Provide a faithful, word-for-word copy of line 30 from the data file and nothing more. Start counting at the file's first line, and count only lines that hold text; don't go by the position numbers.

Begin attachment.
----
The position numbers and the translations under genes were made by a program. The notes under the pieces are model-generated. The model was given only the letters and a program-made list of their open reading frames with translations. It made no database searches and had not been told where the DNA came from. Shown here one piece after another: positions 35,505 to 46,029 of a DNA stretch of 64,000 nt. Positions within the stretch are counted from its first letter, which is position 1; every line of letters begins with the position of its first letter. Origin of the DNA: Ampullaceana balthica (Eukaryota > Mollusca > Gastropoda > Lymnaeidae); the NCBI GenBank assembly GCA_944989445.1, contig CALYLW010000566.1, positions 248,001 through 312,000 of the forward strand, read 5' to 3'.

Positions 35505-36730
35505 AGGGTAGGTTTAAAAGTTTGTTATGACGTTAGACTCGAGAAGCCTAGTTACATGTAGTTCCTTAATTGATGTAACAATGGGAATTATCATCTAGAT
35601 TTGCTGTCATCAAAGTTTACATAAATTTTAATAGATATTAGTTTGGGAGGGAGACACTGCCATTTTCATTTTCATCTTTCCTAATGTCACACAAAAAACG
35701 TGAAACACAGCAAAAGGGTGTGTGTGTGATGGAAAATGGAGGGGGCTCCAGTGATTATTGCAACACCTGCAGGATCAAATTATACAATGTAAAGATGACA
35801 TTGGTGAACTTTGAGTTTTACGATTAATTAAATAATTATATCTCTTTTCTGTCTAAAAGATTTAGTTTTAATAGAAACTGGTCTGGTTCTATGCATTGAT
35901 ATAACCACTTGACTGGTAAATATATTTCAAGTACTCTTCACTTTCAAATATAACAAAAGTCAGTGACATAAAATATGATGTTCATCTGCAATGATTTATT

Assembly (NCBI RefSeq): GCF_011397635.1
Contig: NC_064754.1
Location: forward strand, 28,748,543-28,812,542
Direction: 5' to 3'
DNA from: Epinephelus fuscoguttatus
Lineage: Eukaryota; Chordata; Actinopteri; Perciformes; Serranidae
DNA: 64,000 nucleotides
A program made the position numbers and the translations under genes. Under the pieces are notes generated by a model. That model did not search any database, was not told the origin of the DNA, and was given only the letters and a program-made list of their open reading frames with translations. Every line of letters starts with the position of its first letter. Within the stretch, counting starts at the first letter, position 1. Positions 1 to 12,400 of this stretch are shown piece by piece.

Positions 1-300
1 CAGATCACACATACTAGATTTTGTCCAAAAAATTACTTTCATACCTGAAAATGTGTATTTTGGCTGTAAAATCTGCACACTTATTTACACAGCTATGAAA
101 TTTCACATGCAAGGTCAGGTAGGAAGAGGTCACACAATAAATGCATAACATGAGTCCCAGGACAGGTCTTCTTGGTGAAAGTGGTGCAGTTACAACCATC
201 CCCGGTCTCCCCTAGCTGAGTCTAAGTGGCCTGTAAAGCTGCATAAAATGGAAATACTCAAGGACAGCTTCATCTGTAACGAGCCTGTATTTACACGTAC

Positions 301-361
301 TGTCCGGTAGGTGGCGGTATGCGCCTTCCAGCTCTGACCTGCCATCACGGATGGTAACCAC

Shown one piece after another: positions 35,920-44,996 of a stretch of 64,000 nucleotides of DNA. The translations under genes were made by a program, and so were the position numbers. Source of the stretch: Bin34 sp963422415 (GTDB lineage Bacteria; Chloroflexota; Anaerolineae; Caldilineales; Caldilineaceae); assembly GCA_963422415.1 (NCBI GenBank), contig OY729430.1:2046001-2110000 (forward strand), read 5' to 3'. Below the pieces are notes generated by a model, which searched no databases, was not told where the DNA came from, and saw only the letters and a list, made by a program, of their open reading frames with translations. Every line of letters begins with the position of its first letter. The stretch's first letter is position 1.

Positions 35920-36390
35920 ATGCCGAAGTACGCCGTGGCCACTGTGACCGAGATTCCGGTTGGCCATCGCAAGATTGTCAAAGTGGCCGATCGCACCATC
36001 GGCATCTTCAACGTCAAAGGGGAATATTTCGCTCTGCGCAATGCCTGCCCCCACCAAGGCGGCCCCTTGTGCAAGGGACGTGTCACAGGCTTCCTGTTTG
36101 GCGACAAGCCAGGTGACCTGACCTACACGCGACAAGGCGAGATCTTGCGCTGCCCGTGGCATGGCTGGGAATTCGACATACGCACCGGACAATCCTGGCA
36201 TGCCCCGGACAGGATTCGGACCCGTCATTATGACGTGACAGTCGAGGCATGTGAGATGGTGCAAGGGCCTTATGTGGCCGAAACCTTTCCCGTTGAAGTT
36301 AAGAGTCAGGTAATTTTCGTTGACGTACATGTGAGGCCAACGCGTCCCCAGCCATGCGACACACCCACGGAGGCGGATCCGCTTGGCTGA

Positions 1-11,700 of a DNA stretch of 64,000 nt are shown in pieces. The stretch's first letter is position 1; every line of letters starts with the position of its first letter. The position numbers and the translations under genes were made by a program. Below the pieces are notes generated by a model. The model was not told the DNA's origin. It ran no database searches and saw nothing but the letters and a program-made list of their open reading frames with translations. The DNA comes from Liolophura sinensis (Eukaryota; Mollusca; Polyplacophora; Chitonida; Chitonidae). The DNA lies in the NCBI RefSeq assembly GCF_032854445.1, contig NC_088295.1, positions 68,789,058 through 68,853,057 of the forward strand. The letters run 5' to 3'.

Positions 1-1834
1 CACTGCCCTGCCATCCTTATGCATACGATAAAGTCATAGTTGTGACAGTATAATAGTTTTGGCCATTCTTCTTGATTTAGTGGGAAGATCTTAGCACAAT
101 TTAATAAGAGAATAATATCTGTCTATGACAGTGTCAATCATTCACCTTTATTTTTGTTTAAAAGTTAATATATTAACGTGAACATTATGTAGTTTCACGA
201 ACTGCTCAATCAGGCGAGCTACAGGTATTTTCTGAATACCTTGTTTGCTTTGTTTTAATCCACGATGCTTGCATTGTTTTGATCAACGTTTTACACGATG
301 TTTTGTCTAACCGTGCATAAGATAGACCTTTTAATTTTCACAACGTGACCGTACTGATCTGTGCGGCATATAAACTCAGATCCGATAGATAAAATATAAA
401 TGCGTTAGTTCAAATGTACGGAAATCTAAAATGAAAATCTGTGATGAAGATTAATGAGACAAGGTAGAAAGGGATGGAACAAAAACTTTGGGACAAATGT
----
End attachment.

Positions 1-1834